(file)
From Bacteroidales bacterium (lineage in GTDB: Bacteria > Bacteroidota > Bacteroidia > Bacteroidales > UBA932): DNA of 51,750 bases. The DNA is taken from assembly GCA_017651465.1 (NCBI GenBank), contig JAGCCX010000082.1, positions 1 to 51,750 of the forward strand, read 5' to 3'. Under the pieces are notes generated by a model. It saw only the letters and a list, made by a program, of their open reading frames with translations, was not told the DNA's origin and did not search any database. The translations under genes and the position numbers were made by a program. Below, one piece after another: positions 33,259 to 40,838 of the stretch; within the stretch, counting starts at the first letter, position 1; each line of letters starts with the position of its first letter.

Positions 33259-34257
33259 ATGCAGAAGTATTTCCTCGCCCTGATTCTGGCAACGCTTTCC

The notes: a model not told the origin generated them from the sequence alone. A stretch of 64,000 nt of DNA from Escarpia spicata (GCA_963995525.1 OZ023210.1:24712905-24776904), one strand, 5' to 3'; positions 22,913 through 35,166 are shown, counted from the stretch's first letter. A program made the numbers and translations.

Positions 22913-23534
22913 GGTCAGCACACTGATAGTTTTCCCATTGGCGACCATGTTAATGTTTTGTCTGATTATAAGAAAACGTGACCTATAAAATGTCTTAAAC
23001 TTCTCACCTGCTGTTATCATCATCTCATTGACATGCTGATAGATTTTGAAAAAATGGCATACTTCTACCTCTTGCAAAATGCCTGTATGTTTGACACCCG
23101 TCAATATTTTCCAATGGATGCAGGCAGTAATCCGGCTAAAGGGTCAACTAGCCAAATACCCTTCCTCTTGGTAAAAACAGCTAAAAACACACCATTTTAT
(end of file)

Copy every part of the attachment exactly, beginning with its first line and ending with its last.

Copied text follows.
From Bacteroidales bacterium (lineage in GTDB: Bacteria > Bacteroidota > Bacteroidia > Bacteroidales > UBA932): DNA of 51,750 bases. The DNA is taken from assembly GCA_017651465.1 (NCBI GenBank), contig JAGCCX010000082.1, positions 1 to 51,750 of the forward strand, read 5' to 3'. Under the pieces are notes generated by a model. It saw only the letters and a list, made by a program, of their open reading frames with translations, was not told the DNA's origin and did not search any database. The translations under genes and the position numbers were made by a program. Below, one piece after another: positions 33,259 to 40,838 of the stretch; within the stretch, counting starts at the first letter, position 1; each line of letters starts with the position of its first letter.

Positions 33259-34257
33259 ATGCAGAAGTATTTCCTCGCCCTGATTCTGGCAACGCTTTCC

The notes: a model not told the origin generated them from the sequence alone. A stretch of 64,000 nt of DNA from Escarpia spicata (GCA_963995525.1 OZ023210.1:24712905-24776904), one strand, 5' to 3'; positions 22,913 through 35,166 are shown, counted from the stretch's first letter. A program made the numbers and translations.

Positions 22913-23534
22913 GGTCAGCACACTGATAGTTTTCCCATTGGCGACCATGTTAATGTTTTGTCTGATTATAAGAAAACGTGACCTATAAAATGTCTTAAAC
23001 TTCTCACCTGCTGTTATCATCATCTCATTGACATGCTGATAGATTTTGAAAAAATGGCATACTTCTACCTCTTGCAAAATGCCTGTATGTTTGACACCCG
23101 TCAATATTTTCCAATGGATGCAGGCAGTAATCCGGCTAAAGGGTCAACTAGCCAAATACCCTTCCTCTTGGTAAAAACAGCTAAAAACACACCATTTTAT